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Eric Heiden

Wowed The World, Modestly

Heiden was one of the first American skaters invited to the Russian Cup competition at the Medeo Sports Center at Alma Ata, one of the world's fastest rinks. Though it was not documented, Heiden set a new record for the 1,000-meter event. The world speed-skating community was shocked that an American speed skater could perform so well. Heiden credited his success to the fact that European skaters are driven hard and expected to perform well. Heiden skated because he loved it, and had only to please himself. His success inspired American interest in the sport. Despite the international accolades he was raking in, Heiden remained modest.

Both Heidens easily made the 1980 Olympic Speed Skating team to compete in Lake Placid, New York. With his championships behind him, there was much more expected of Heiden than at his first Olympics; now, he was a star. Heiden's longtime friends and neighbors in Wisconsin, Mary and Sarah Doctor, also made the 1980 Olympic speed-skating team.

Heiden started the Olympics with the 500-meter race, his weakest event. He was paired to skate against Soviet world-record holder and gold medallist Yevgeny Kulikov. After a close race, Heiden pulled ahead to beat both Kulikov and his record to win the 500-meter gold. For his next event, the 5,000-meter race, Heiden was paired against Dutch skater Hilbert Van Der Dium. After trailing at the start of the race, Heiden again pulled in front to finish first, earning his second gold medal of the 1980 Games, and breaking another Olympic record.

It would have been unthinkable for Heiden to come away with anything less than a gold medal for the 1,000-meter event, and he did not disappoint. He never gave up the lead to Canadian Gaetan Boucher, and broke yet another Olympic record. Skaters were beginning to express their feelings of futility when skating against Heiden, and were not shy about their hopes that he would retire and give someone else a chance to win.

With two races to go, Heiden was not about to give any skater that chance. A slip during the 1,500-meter race against Norway's Kai Arne Stenshjemmet caused the crowd to gasp, as they watched Heiden break his rhythm and nearly fall. At the end of a race, when most skaters tire, Heiden mustered a burst of strength for the final push. He broke the standing Olympic record by four seconds and took his fourth gold. Heiden was just relieved that his most challenging event was over.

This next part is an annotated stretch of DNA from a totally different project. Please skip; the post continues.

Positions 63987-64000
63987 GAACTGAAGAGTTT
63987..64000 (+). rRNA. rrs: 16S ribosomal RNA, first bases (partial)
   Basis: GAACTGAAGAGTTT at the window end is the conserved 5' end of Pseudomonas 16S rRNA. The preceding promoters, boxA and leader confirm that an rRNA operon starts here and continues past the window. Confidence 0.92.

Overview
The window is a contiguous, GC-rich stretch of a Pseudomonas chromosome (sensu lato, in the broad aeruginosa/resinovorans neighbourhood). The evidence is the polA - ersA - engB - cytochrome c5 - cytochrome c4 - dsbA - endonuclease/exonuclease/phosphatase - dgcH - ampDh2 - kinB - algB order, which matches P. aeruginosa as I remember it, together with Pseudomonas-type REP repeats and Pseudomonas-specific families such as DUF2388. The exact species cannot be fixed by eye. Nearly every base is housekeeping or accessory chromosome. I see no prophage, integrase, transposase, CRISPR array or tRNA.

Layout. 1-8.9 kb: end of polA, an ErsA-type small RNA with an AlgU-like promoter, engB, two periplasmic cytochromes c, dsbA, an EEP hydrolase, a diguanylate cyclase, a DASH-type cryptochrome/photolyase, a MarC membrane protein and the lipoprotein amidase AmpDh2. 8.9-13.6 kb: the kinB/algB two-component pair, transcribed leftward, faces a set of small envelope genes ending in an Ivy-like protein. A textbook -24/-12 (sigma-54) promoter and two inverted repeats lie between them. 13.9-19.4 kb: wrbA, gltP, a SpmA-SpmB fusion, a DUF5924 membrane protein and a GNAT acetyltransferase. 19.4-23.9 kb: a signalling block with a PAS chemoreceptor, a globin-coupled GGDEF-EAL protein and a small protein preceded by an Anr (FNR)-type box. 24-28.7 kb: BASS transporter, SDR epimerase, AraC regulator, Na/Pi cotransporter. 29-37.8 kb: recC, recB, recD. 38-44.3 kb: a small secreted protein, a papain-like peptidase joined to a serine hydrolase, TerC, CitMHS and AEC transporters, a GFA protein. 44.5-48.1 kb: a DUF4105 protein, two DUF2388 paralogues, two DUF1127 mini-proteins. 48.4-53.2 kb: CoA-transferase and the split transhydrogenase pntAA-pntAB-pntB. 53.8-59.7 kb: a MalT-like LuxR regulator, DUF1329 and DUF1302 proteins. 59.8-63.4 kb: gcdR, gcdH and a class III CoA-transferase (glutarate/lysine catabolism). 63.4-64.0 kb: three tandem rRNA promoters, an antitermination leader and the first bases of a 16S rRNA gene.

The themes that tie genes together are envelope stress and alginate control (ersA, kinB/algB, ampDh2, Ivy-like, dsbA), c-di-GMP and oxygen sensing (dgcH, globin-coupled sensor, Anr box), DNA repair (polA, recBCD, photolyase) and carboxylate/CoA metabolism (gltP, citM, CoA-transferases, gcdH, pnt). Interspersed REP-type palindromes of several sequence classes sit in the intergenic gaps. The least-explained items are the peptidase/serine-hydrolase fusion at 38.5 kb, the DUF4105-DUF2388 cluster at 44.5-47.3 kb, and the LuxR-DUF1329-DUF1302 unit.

The night before Heiden's final event, the 10,000-meter race, the underdog U.S. hockey team was playing its final game, against the Soviet Union. Heiden was an avid hockey fan, and two of his former Pee Wee league mates were playing on the team that night. In a history making upset, the U.S. team beat the Soviets in the final moments of play. Heiden could not resist celebrating the triumph—termed the "Miracle on Ice"—with the rest of America and his friends in Lake Placid. Heiden awoke the next morning to find he had overslept. He dressed in minutes, grabbed some bread for breakfast, and rushed off to the rink.

Awards and Accomplishments

1977 Junior world, world, and world sprint champion
1978 Junior world, world, and world sprint champion
1979 World and world sprint champion
1980 First place, 500-meter race, Lake Placid Olympic Games
1980 First place, 1,000-meter race, Lake Placid Olympic Games
1980 First place, 1,500-meter race, Lake Placid Olympic Games
1980 First place, 5,000-meter race, Lake Placid Olympic Games
1980 First place, 10,000-meter race, Lake Placid Olympic Games
1980 Second place, world championship

Where Is He Now?

After his retirement from skating, Heiden took up competitive cycling until 1986. He won the U.S. Professional cycling championship in 1985 and rode in the 1986 Tour de France. He was a commentator for four Winter Olympics for CBS Sports, from 1984 to 1994. Heiden graduated from Stanford Medical School and followed in his father's footsteps to become an orthopedic surgeon and sports team physician. He now lives in Sacramento, California, with his wife, Karen Drews. He practices at the University of California at Davis and is an assistant professor there. He was chosen to serve as the official U.S. Speed-skating team doctor for the 2002 Olympic Games in Salt Lake City, Utah. "I feel that I'm giving back to the sport of speed skating, which in the long run has been pretty good to me," he is quoted as saying on the UC Davis Web site.

Additional topics

Famous Sports StarsSpeed SkatingEric Heiden Biography - First Love Was Hockey, Found His Niche In The Oval, Chronology, Wowed The World, Modestly - CONTACT INFORMATION